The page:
An application of interest is laser-induced thermal therapy (LITT), which is an emerging technique to treat primary and metastatic tumors in the brain, liver or elsewhere, where they are hard to reach with conventional surgery [88,89,90,91,92,93,94]. According to Rahmathulla, et al. [92] two main types of lasers are used, i.e., the continuous-wave Nd:YAG laser or the diode laser with wavelengths of 1064 nm and 800–980 nm, respectively. Typical laser output levels are between 6 to 15 W [89,95]. LITT is performed by implanting a laser catheter, quite often guided by other means (e.g., with ultrasound or real-time MRI), into the tumor and heating it to temperatures high enough to kill it. The catheter is implanted using advanced computer imaging techniques. The laser is guided through the catheter and allows the surgeons to limit thermal energy delivery only to the tumor. Most patients can go home the day after treatment and can quickly return to normal activities. LITT therapy is minimally invasive. It typically requires only a 2-mm incision and takes only a few minutes to perform. LITT can also help patients who do not respond to stereotactic radiosurgery or have radiation necrosis (tissue death caused by radiation treatment).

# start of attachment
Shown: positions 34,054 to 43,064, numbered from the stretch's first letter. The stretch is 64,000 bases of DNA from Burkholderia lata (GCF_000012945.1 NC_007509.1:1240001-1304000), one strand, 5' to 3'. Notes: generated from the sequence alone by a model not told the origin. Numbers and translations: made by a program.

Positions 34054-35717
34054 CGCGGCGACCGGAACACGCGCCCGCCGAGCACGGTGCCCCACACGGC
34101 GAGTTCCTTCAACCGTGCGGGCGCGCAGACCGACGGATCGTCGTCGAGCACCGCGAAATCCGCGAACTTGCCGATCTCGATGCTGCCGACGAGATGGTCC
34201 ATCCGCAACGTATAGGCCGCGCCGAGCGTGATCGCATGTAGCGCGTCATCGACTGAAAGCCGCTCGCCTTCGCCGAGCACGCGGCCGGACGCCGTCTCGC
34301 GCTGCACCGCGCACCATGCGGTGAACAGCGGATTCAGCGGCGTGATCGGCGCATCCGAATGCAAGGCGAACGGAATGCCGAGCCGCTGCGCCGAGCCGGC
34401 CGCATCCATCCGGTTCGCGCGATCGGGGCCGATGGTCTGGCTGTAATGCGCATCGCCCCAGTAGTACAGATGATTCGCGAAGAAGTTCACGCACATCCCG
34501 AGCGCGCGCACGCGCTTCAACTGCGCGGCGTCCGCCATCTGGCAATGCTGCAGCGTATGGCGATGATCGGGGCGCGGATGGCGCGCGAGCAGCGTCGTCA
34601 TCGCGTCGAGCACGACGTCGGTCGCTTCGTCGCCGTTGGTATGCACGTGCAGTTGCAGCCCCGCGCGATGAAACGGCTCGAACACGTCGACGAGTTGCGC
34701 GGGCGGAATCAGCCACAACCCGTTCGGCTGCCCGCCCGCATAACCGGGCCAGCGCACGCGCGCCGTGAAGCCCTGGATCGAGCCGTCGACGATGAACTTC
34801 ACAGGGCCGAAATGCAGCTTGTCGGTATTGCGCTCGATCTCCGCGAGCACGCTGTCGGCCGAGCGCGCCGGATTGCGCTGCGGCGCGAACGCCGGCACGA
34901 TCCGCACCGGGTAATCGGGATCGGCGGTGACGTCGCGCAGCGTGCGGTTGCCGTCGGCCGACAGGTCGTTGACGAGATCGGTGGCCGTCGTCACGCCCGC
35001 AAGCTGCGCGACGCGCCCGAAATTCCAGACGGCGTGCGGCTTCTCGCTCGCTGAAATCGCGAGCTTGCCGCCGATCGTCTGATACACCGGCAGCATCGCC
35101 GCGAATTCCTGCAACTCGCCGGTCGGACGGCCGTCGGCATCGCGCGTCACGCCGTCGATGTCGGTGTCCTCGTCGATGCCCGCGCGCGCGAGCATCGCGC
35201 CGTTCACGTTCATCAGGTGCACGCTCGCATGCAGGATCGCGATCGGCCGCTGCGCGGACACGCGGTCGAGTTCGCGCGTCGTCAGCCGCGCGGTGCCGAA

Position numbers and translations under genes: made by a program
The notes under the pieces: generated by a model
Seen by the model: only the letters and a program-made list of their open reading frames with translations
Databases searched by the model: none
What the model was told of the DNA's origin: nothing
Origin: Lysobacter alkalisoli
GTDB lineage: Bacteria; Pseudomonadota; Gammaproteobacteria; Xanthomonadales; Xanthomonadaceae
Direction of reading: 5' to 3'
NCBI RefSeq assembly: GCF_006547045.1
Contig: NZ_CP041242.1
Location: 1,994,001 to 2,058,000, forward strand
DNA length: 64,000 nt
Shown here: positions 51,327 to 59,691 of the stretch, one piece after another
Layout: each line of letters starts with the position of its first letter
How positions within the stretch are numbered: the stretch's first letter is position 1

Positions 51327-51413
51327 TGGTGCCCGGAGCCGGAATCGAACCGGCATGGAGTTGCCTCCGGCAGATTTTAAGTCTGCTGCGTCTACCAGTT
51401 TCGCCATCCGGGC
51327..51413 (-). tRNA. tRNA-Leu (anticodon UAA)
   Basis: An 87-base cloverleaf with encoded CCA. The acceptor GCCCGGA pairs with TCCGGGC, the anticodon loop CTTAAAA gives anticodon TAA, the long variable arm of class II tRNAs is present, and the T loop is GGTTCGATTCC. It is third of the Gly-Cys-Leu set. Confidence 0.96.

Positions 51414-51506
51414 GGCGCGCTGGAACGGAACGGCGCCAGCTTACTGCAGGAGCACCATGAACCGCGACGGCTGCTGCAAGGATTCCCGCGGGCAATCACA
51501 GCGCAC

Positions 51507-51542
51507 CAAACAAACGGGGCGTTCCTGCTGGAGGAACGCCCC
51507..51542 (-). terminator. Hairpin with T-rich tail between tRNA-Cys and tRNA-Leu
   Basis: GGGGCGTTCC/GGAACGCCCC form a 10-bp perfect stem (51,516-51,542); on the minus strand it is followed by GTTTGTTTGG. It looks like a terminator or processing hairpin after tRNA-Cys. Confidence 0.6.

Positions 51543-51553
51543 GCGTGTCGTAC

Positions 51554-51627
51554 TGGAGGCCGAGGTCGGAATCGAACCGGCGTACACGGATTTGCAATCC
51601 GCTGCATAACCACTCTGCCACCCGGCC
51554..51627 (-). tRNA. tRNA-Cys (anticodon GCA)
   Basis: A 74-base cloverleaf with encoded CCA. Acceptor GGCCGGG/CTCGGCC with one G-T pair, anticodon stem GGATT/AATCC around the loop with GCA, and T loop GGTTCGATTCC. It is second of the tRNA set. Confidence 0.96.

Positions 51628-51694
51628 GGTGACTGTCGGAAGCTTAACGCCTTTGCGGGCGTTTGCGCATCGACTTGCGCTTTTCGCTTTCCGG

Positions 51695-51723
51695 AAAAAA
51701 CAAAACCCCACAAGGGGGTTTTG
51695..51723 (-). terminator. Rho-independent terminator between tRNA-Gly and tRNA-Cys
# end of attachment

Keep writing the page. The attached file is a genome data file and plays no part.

Photodynamic therapy (PDT), sometimes called photo-chemotherapy, is a form of phototherapy involving light (such as laser) and a photosensitizing chemical substance, used in conjunction with oxygen to elicit cell death (photo toxicity). For an extensive review, see Jamil and Berlien [96]. A photosensitizer drug is injected that gets concentrated only in tumor cells a few hours after injection. When the laser beam is directed toward the tumor area (cancer) it causes selective death of the cancer cells with minimal damage to the surrounding normal tissues. In addition, PDT has the ability to kill microbial cells, including bacteria, fungi and viruses [97]. It is used clinically to treat a wide range of medical conditions such as macular degeneration, psoriasis, atherosclerosis, acne, cancers (e.g., lung, bladder, prostate, and skin) and has also shown some efficacy in anti-viral treatments, including herpes [96,97,98,99]. It is recognized as a treatment strategy that is both minimally invasive and minimally toxic. Photosensitizers have been employed to sterilize blood plasma and water to remove blood-borne viruses and microbes. It has also been considered for agricultural uses, including herbicides and insecticides. PDT reduces the need for delicate surgery and lengthy recuperation, and there is minimal formation of scar tissue and disfigurement.